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Optical Computer Technology

Optical Processors

The Basics:
Computing devices are based on electro-optical integrated circuits, which use light instead of electricity (i.e. photons rather than electrons) to manipulate, store and transmit data. They employ photonic crystal plates, which are stronger, cooler and have higher data transmission speeds than traditional electronics.

Photonic crystal plates (PCPs):
Photonic crystal plates consist of crystal plates coated with thin polymer photonic film. These plates are made by dissolving a base monomer in an organic solvent, which is placed in a growth cell with a crystal plate. The plate is painted with a laser, causing a thin polymer film to deposit in specific micron-sized, or smaller, patterns.This process is generally carried out in orbital factories due to convection problems. The organic films are more sensitive than inorganics to changes in light intensity and can perform a large number of functions such as switching, signal processing and frequency doubling while using less power than inorganic materials such as silicon. These films allow multiple frequencies of light to travel through the optical components without interference, allowing the photonic devices to process multiple streams of data simultaneously with much higher data rates for any one of these streams than electrical conductors, as well as avoiding the crosstalk difficulties of compressed electronics.

The typical operating speed for PCP processors is 10 petaflops per 1 cubic centimeter of volume. Advanced designs operate in the 100 exaflops range.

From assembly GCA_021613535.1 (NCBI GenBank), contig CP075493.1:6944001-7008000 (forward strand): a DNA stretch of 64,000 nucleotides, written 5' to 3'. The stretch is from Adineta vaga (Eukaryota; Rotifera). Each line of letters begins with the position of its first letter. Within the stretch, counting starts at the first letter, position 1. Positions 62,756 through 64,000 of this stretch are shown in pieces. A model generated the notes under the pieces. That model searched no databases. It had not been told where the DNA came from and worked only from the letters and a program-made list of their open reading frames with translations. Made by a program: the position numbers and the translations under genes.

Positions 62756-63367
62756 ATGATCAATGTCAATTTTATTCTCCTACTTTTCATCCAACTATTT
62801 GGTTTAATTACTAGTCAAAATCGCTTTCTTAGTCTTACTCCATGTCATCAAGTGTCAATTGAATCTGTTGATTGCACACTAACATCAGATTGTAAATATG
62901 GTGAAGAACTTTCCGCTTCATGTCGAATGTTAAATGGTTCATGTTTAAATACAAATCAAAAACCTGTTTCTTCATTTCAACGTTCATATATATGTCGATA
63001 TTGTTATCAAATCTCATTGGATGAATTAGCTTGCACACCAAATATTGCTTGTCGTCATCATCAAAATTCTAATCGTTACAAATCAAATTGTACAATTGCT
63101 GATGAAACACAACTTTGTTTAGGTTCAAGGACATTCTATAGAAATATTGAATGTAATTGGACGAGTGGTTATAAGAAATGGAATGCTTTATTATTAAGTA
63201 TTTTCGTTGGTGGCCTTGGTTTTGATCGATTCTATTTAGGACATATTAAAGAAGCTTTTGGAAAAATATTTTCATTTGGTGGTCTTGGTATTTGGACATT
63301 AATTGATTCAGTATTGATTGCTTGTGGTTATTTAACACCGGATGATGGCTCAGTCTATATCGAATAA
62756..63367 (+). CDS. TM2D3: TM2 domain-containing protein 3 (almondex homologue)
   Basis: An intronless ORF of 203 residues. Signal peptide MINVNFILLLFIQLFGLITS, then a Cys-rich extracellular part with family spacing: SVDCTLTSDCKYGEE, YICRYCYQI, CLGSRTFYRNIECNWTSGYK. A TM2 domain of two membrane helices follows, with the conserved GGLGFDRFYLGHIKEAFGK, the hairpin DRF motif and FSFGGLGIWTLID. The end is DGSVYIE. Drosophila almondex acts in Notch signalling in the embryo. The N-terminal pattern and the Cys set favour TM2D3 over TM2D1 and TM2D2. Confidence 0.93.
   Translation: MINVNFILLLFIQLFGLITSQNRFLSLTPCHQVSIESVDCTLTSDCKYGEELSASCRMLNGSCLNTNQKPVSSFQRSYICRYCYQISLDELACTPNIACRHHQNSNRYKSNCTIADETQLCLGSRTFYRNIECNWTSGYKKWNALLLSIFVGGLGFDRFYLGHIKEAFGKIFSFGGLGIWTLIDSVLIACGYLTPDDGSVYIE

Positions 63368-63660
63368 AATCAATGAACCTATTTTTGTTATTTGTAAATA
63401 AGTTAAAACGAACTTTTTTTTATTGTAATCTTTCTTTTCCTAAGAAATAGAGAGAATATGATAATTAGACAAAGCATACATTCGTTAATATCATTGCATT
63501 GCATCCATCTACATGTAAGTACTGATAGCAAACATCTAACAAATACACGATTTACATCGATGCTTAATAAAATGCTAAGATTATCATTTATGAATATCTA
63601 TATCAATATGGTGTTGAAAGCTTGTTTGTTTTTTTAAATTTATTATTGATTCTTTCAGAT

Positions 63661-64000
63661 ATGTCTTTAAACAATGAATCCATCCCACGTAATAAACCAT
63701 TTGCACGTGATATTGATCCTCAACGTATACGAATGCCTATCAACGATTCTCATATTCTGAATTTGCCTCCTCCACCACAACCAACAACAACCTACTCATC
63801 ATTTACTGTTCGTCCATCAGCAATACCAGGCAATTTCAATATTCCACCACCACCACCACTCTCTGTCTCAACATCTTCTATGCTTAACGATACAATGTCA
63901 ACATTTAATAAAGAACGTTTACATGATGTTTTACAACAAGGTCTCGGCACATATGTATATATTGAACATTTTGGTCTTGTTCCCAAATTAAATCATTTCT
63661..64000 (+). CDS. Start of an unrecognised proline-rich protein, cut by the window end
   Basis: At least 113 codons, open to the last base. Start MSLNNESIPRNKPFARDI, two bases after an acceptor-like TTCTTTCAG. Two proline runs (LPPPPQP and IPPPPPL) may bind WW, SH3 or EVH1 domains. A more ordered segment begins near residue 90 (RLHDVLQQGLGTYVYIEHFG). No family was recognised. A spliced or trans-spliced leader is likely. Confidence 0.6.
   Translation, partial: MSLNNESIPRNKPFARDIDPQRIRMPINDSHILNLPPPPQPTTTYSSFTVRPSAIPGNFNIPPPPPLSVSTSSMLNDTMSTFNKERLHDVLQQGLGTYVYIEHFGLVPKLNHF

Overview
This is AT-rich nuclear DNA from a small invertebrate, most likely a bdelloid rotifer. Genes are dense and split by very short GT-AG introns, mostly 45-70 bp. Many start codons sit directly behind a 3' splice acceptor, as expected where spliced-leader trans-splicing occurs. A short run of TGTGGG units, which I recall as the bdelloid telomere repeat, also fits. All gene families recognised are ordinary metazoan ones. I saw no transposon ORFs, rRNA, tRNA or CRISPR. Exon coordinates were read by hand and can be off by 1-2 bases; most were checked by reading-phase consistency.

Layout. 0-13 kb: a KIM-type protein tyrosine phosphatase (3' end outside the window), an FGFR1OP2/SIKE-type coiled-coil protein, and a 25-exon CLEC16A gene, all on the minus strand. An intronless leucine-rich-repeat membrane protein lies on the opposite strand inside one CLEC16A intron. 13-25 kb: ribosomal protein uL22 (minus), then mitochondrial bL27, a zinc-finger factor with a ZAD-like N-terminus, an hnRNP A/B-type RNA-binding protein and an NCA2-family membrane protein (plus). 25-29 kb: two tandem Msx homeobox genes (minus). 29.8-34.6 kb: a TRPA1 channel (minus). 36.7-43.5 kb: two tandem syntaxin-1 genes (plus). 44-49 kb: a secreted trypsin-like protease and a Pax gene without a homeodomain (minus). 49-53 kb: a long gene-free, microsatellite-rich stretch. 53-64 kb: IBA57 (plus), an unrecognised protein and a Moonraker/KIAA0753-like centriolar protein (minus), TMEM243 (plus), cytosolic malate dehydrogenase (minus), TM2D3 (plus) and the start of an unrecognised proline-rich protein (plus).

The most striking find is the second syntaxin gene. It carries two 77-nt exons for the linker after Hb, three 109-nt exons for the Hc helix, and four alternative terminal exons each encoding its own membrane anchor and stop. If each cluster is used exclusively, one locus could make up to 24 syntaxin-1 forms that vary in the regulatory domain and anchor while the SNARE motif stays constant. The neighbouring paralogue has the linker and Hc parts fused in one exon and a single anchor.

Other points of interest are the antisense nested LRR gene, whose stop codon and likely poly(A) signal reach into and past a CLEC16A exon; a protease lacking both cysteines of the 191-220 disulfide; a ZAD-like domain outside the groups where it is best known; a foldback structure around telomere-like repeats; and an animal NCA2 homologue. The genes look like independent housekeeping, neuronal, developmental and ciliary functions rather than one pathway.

For smaller and/or slower applications, electronic GaAs IC chips are used.

Memory/Data Storage:
Data storage and memory technology are based on atomic holographic photonic memory crystals.

Computer systems almost always have a built-in block of onboard dataplates. Onboard dataplates are usually 16 PB and measure 2.5mm x 8cm x 8cm, but this can vary. They are arranged in banks that plug into the main circuitplate and are accessed by opening up the computer casing.

Standard datacards measure 2.5mm x 5cm x 8cm. Even though their total volume is 10cm3, only half of it is actually used, giving them a 40PB capacity. Datacards can be rewritten an unlimited amount of times and do not suffer any data degradation over time. Standard datacard readers (datacard read/write devices) consist of a 2.5mm x 5cm slot which the datacard is inserted into completely.

Standard datachips are 2.5mm x 1cm x 1cm and have a 2 PB capacity. Datachips are usually used for small devices such as wristcomps or subdermacomps. Other than their size, they function the same as datacards. Datachip readers are simply a tiny 2.5mm x 1cm slot.

Programs are not simple text datafiles or simple databases; they may include artificial intelligence, voice recognition, video-recorded visual display imagery, and image recognition, at resolutions where pixels cannot be distinguished and sounds do not sound processed.